I told my friends that I believed in them; that they were good, smart, worthy, etc.  But time and again I could see that my words were rejected.  Eventually I saw my friends entering new levels of competition over basic recognition and social respect.  To be recognized we had to dominate.  We had to prove who was the smartest; who was the most attractive; who was the strongest.  This competition increasingly involved putdowns and bullying.  I was a target.  I felt so much unnecessary pain and saw that same pain moving throughout the world as children degraded each other.

I had years of nightmares, suicidal thoughts, and trying to avoid the outside world.  But, despite this pain, I could still see the profoundness of life.  For years I had an inner battle between misery and the commitment to resist misery.  Eventually something shifted in me.  I remember a nightmare where I was chased by a monster (as I had been so many times before).  But unlike before I did not wake in a cold sweat, but turned around and killed that monster.  Then I brought it back to life.  Then I made a world of monsters who danced in simple joy.  Though it was all in my head I experienced liberation which went beyond the peace I had experienced before.  This was not just good feelings, but greater clarity over what was worth living for after winning a conflict between the life affirming and the life negating.  I had found some freedom from the weight of depression, and from the ubiquitous hatred that caused my depression.

Yet again it must be stated that this was liberation in a formative state.  It was personal triumph, but only a small change in a world that is much bigger than my head.  Over the years I still saw the same story repeated again and again of people I cared about hating themselves, and most of what I said to counter this had little affect. Eventually I realized that my beliefs held little weight because I was not respected as authority.  Someone with greater authority already told people that they did not measure up; and I began to see clearer who that authority was.

Girls would describe themselves as ugly while looking at fashion magazines.  I had a bully that stabbed me in the leg with pencils in order to “toughen me up” who was abused by his father.  Kids doubted their intelligence while adults told them that their entire future depended on them defeating each other in an endless competition for grades, recognition, and status. So many authorities had a tendency towards dehumanization, stripping us of inherent worth and treating us as tools.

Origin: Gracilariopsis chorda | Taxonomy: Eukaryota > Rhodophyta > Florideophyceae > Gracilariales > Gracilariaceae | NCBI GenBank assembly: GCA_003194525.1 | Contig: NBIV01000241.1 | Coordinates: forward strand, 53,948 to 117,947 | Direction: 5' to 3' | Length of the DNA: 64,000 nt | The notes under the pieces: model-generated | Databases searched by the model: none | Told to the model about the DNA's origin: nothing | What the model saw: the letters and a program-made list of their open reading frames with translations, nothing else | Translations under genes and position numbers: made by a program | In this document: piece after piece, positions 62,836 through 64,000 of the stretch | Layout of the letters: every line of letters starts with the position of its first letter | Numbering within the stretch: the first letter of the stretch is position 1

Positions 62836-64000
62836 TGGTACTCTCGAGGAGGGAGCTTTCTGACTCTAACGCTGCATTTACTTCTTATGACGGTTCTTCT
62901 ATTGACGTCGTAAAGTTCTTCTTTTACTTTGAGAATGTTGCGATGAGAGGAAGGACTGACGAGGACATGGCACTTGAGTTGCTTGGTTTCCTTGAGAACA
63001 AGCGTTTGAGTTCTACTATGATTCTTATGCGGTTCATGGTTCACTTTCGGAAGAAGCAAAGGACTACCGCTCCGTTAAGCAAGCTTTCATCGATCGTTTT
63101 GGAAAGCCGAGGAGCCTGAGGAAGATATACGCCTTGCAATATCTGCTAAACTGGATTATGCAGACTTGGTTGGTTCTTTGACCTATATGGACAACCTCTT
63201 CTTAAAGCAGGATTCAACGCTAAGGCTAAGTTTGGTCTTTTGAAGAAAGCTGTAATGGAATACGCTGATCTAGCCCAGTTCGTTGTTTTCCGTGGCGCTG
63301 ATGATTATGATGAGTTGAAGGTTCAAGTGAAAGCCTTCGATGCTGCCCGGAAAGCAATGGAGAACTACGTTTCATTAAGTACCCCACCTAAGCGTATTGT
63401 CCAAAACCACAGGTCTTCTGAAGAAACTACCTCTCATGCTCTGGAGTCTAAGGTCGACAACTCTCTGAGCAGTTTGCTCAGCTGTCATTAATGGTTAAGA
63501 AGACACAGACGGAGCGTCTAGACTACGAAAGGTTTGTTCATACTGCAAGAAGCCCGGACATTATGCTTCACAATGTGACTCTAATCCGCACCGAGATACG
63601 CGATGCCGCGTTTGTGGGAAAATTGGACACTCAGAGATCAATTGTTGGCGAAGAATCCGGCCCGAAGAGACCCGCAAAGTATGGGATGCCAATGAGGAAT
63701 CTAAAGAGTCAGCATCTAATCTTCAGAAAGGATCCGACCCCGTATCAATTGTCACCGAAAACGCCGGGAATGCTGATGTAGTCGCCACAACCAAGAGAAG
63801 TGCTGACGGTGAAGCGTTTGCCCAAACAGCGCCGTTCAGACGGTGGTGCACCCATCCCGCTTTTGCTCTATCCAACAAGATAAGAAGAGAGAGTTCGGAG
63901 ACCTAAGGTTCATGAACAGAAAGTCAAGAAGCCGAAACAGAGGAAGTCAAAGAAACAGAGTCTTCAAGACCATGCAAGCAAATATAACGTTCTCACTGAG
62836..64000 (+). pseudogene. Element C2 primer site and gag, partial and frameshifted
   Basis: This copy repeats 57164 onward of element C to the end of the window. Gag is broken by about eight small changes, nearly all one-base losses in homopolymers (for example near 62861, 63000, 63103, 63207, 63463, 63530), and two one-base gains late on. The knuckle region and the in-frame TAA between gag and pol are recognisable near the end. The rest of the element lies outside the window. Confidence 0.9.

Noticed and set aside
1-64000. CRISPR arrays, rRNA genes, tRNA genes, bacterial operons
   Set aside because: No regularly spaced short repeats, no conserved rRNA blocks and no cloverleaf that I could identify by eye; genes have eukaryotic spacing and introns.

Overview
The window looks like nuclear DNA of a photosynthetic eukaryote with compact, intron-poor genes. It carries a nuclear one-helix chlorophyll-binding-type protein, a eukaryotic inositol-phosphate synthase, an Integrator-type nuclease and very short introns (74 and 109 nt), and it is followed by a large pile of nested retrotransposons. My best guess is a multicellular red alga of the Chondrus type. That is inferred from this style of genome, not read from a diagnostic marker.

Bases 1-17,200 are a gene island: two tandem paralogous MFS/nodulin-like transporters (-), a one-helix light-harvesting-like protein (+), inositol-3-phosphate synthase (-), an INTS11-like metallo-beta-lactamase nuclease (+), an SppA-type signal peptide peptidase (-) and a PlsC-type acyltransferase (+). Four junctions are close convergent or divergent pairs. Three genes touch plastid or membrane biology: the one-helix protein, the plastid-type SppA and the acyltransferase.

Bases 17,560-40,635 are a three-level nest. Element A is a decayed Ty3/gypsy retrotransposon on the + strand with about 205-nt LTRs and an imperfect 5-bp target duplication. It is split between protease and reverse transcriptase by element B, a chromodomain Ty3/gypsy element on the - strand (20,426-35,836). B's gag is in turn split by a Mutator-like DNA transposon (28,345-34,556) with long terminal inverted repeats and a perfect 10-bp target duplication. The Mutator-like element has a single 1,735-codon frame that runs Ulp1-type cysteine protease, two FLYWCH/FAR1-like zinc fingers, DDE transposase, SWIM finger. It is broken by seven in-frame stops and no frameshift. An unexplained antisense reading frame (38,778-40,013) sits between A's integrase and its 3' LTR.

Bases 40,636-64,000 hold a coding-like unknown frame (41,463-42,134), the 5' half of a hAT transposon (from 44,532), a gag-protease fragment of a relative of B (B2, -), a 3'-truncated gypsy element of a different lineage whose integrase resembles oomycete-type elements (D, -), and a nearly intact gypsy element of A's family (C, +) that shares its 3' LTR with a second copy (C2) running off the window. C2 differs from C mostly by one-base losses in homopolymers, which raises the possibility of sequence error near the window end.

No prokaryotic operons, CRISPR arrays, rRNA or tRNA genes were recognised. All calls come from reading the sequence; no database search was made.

When I learned more about history I could start seeing this even more clearly.  European elites created empires which conquered the world, subjugated its people, took their resources, destroyed their cultures, engulfed the planet in World Wars, and pushed workers into the worst conditions they could stomach in order to maximize the profit of a few.  The world of today has inherited all of this pain.  We have normalized the idea that it is the rightful place of authority to abuse, and the powerful of today continue to reap benefits from inequity.

In my moments of peace I have seen what life can be if we can find freedom from injustice.  But experiencing moments of peace is not enough to create this freedom. My happiness does not change the exploitation of humans.  As such it does not change the exploitation of me as a human, and my momentary peace can be nothing more than momentary.  To truly find greater freedom there must be resistance.  At the same time, I can resist injustice in a way that ultimately provides nothing better.  I can use my hurt as an excuse to hurt others, leading to no net improvements in the state of humanity.

Liberation falls into neither pitfall of resistance without purpose nor self satisfaction without social conscience.  Liberation is instead the simultaneous resistance of injustice and embrace of peace that is both the means and the ends to a world which genuinely serves our needs.  This combined resistance of injustice and embrace of peace is a journey taken by both the individual and the many collectives which define the individual.  Ultimately liberation is a long process which requires both struggle and reflection on the meaning of our struggles.  Liberation must be learned, and learning liberation is the best thing I can think to do with my life.

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I am no better or worse than anyone else

Over the holidays I went to the movies and saw Les Miserables.  It was an emotional experience which got me in the reflective mood.  As I watched the revolutionaries struggle and die I felt a strange sensation, a growing internal conviction that I no longer wish to think of myself as better or worse than anyone else.  Perhaps this is my newest resolution (which just so happens to fall near the new year).

Losing the desire to be better than others goes against much that I was taught growing up.  As a child I remember wanting to be special, and competing with other children to prove that I was.  I remember boys performing feats of strength in gym class or feats of numeric processing in math.  We measured each other in order to decide who was worthy and unworthy.  Such measurement then expressed itself in envy towards the achievers and abuse towards the underachievers.  And, as we measured each other, the school measured us with grades and test scores.  For me, I felt a desire to compete that I think came from other peoples’ expectations of me but my heart was never in it.  In school I saw the stress of the overachievers and determined that I did not want to be like them.  Outside of school my father enrolled his sons in wrestling.  I often won informal matches during practices but could not stand the pressure once there was competition between teems and an audience in the bleachers.  Yet looking back I realize that, while I became uninterested in competing with people athletically or scholastically, I embraced a sort of moral competition.  I did want to be superior.